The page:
Music Curriculum

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Music at Plymouth Grove Primary School

Our Music Leader and Specialist Teacher is Mrs Morgan

Article 29 of the UNCRC: a child or young person's education should help their mind, body and talents be the best they can

Global Goal 4: Quality Education

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Music Curriculum Statement


At Plymouth Grove the intention is for children to gain a firm understanding of what music is through listening, singing, playing, evaluating, analysing, and composing across a wide variety of historical periods, styles, traditions, and musical genres.

Each year group learns a different instrument throughout KS2. This allows them to transfer key musical skills such as rhythm, pitch and reading notation whilst gaining new skills and techniques such as strumming and plucking.

In EYFS and year 1 they become familiar and confident with a range of classroom percussion instruments.  In year 2 the pupils begin to focus on tuned percussion and ensemble playing. In year 3 they learn the Ukulele, understanding how to read tablature and chord grids. In year 4 pupils learn the Keyboard, developing their reading notation skills. In year 5 pupils learn the Violin further developing their skills. In year 6 pupils play as an African drumming ensemble.

The music curriculum ensures students sing, listen, play, perform and evaluate. This is embedded in the classroom activities as well as the weekly singing assemblies, various concerts and performances and through the learning of instruments.

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Music skills are linked throughout the curriculum and each new instrument the children learn consolidates existing learning.

Knowledge organisers allow the children to see what their end point is and the objectives they need to achieve. The children are aware of the knowledge organisers from the beginning of the year and can see gaps in learning.

At Plymouth Grove speaking English as an additional language is a barrier for a significant proportion of pupils. The music curriculum consists of a creative approach to learning using modelling, visual aids and notation. This allows pupils with language barriers to access the music lessons easily and many of the songs and music use repetitive themes.

Music extra curricular clubs such as choir and boomwhacker club are for all children to attend. They allow children to further develop skills who can’t access the local music service clubs and lessons which are based a few miles away from the school.

All children at Plymouth Grove are able to access the music curriculum. Most children with SEND attend class music lessons and have differentiated tasks suitable to their needs as well as adult or peer support. Many children with SEND, notably those with learning or behavioural difficulties, may be very responsive to Music and it allows them a language through which to make sense of their emotions.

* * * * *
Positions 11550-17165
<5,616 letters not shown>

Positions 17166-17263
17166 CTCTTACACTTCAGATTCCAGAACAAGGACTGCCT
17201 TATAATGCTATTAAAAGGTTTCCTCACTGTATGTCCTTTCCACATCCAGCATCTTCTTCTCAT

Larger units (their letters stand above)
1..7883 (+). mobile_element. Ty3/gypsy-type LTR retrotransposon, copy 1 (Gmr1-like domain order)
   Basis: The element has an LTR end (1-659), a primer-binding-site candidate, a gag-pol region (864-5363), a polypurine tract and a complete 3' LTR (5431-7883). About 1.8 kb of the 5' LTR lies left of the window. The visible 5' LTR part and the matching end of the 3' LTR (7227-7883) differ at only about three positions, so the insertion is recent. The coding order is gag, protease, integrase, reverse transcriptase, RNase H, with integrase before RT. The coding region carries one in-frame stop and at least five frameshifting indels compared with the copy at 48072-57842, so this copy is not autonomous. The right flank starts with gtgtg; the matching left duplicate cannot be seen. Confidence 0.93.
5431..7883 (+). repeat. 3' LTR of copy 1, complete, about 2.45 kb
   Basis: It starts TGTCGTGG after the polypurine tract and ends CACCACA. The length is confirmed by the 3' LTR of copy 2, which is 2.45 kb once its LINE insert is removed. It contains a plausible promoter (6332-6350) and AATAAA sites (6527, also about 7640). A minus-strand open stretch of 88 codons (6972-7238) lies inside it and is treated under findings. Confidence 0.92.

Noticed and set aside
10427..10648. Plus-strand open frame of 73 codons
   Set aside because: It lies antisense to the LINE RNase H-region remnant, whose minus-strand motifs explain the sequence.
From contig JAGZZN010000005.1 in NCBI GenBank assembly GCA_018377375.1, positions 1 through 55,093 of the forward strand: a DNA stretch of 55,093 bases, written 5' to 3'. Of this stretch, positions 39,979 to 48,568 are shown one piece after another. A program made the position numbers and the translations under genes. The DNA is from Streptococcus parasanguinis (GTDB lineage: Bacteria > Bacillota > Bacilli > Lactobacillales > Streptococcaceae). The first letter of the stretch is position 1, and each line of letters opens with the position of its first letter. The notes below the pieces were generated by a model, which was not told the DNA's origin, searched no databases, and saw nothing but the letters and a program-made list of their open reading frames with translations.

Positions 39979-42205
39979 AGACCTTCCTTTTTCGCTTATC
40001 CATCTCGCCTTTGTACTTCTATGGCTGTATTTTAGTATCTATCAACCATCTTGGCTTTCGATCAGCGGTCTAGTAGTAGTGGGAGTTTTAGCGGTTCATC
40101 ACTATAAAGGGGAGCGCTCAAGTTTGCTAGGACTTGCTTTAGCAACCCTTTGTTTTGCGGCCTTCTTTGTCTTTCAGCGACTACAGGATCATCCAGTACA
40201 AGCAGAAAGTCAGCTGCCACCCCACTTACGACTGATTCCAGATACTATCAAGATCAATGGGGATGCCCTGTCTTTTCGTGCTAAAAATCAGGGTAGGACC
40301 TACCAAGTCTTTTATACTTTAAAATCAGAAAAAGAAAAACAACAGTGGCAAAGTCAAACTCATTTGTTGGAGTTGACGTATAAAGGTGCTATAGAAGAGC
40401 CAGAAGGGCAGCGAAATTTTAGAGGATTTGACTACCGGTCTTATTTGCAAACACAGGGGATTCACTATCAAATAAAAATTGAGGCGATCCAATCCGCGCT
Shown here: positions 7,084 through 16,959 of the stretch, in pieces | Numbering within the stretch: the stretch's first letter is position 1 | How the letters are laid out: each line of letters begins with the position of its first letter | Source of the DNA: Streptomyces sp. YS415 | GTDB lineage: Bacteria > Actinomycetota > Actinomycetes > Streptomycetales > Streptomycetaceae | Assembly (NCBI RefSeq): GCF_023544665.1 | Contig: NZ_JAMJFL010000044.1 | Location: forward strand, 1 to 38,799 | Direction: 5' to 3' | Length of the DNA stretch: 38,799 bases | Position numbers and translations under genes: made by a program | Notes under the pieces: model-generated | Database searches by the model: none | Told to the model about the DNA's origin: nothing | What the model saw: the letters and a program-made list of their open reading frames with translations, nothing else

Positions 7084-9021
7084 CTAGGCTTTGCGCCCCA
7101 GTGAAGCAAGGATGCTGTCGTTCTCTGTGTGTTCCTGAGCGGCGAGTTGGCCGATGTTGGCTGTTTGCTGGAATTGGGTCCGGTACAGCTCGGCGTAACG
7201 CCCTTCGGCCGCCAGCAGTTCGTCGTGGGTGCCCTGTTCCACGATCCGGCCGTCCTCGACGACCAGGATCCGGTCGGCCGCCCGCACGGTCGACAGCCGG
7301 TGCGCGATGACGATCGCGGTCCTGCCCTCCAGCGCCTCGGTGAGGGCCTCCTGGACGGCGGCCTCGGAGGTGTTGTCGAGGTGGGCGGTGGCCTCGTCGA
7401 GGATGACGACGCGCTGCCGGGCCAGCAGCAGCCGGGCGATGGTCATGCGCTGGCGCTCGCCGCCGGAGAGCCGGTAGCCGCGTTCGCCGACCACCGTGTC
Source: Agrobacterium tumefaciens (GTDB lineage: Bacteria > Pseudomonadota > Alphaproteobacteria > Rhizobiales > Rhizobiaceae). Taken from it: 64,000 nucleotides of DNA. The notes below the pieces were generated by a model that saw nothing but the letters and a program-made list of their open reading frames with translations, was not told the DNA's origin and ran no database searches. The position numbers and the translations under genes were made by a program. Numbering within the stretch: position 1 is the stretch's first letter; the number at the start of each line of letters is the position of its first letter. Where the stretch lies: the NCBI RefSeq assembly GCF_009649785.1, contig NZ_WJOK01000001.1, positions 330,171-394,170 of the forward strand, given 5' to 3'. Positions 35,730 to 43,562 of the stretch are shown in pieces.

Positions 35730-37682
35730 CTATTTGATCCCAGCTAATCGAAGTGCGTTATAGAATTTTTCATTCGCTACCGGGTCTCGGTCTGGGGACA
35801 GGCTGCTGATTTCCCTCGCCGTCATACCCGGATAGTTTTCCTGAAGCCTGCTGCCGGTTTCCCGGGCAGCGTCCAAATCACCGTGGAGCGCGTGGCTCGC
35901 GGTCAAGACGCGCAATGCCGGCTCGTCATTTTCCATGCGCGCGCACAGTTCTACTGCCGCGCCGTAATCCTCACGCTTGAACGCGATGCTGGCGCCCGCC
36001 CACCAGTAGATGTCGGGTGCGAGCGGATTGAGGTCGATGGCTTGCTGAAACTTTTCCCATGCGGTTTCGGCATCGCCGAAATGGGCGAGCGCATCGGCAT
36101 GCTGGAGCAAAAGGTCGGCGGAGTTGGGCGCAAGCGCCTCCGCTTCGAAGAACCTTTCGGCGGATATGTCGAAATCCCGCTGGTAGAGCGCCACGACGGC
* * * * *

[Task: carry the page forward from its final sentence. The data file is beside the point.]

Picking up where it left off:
Each week a music intervention lesson is held for pupils who need additional support. This is in a smaller group environment and offers pre teaching of skills and musical elements such as pitch, rhythm and ensemble playing . This allows the children to then access the class music lesson with prior knowledge. Music therapy techniques are used with some pupils to allow them to express themselves through music and understand basic musical elements such as keeping a beat and call and response.

Each year we participate in sign2sing and learn songs with sign language.

The specialist music teacher can fully dedicate their time and planning to the music curriculum and has the knowledge and experience to deliver high quality music teaching to all year groups. They attend music courses as CPD and music coordinator meetings keeping up to date with changes in the curriculum and opportunities to attend local music events.

The music curriculum follows the inter-related dimensions of music through each year group. This means that pitch, rhythm, dynamics, structure, tempo and duration are implemented and repeated throughout all stages of the music curriculum. With each new instrument the children embeds these key music dimensions ensuring that each year key skills are improved upon.

Composing or performing using body percussion and vocal sounds is also part of the curriculum, which develops their understanding of musical elements without the added complexity of an instrument.

All pupils will perform in a special assembly to show the skills they have learnt on their instrument giving them an opportunity to perform as an ensemble. IPADS are used to take pictures and videos of the children's performances throughout the year. 



Fischer Family Trust curriculum tracker is used to record the progress that pupils are making in terms of knowing more, remembering more and being able to do more  at the end of each academic year. This will record whether the children are working towards the age related expectation, at the age related expectation, or exceeding the age related expectation. 

These judgements will be made using first-hand evidence of how pupils are doing, drawing together evidence from pupil interviews, observations of performances, work scrutinies and  discussions with pupils about what they have remembered about the content they have studied. These judgements will inform the curriculum and whether children are ready for the next stage of their education.

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